Thunder Basketball

Gilman: The Thunder need to forget the future

Gilman: The Thunder need to forget the future

When Kawhi Leonard whispered in Paul George’s ear, the window for a Thunder championship closed.

Now, to be fair, Leonard probably didn’t whisper at George, and to be realistic, that championship window was cracked barely a sliver – more closed than really open – but you get the point. Kawhi called, George left in a hurry, Russell Westbrook followed.

And while general manager Sam Presti danced around the “R” word, calling the current Thunder situation anything but a rebuild, using terms like “repositioning” and “replenishing,” instead, we all pretty much know what’s going on. Oklahoma City is stuck.

This isn’t a problem unique and indigenous to Oklahoma City. This is a league-wide issue. Anthony Davis, under contract, forced a trade from New Orleans to the Lakers. George has now done it twice, first at Indianapolis and now at Oklahoma City. Kyrie Irving, Jimmy Butler, two more examples of players with deals that decided they wanted out of those deals. Westbrook didn’t force his way out, per se, but certainly asked for an early release. Upward mobility is great when it helps your team. It kinda stinks when you get burned.

At the moment Paul got a chance and at the moment Westbrook realized this team wasn’t going anywhere, the two wanted out. They were unhappy. Even Presti said so Thursday.

But the real damage to the Thunder isn’t just the fact the Westbrook and George are now gone, it’s the absolute destruction of the theory of playing for the future. Presti warned us Thursday, first with the written word in an Op-Ed that appeared in The Oklahoman, and then again when he visited with the media.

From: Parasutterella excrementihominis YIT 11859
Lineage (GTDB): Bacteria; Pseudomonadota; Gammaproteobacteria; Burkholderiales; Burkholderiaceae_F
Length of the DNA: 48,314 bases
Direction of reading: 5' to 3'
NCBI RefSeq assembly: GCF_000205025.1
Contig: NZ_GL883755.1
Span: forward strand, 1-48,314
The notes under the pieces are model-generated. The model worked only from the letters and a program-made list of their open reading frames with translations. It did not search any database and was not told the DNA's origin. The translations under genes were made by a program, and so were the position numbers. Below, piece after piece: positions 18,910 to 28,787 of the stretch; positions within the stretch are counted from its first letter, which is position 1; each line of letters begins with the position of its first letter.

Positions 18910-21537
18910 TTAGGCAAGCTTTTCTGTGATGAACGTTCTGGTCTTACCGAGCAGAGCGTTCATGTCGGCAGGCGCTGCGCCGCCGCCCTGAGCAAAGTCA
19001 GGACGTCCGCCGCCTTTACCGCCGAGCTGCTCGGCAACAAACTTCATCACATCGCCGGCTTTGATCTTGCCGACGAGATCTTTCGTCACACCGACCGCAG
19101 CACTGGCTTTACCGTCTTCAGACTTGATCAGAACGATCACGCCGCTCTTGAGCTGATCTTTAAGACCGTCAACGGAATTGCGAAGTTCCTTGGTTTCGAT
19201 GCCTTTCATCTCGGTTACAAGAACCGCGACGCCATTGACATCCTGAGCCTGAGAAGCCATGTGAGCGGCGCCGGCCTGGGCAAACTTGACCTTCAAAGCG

Presti: We need to be patient. This kind of thing happens. Yes, we’re being positive. Understandable statements – all of them.

And yes, the Thunder got a truckload of draft picks for George. They got another haul for Westbrook, too. They also got the new reality of the NBA delivered in a punch to the privates.

Draft picks are great but the future means so very little.

While Presti wants us to be patient, the truth is the present is all that matters. If George and Westbrook and Durant all expressed interest about the team’s viability to win, you have to realize that waiting around and being patient when superstars aren’t, is foolish. Playing for the future in this league, in this day, is a mistake. Playing for the now is the only option. Trying to build through the draft is a possibility. The Thunder did it once, so there’s that, but with the recent trend of superstar players signing contracts and not honoring them, even if OKC gets a bit of luck through the draft and develops more stars, there’s no empirical evidence to show they’ll stay.

Oklahoma City has its draft picks. Great. Those are assets. Trade them. Trade them today. Develop players as they come along, but trade for a star now, or at least a player who has the potential to be one. Of course it feels satisfying to nurture and experience a home-grown player, but it also feels pretty good to avoid being cast into the iron fist of NBA irrelevancy. You need to have stars first. Worry about everything else second.

The window for a championship opens and closes in a year’s time. Oklahoma City can get there again, but it doesn’t have to patient to do it. Trade the picks and get what you can get. Banking on the future is too risky and expecting star players to stick around is too.

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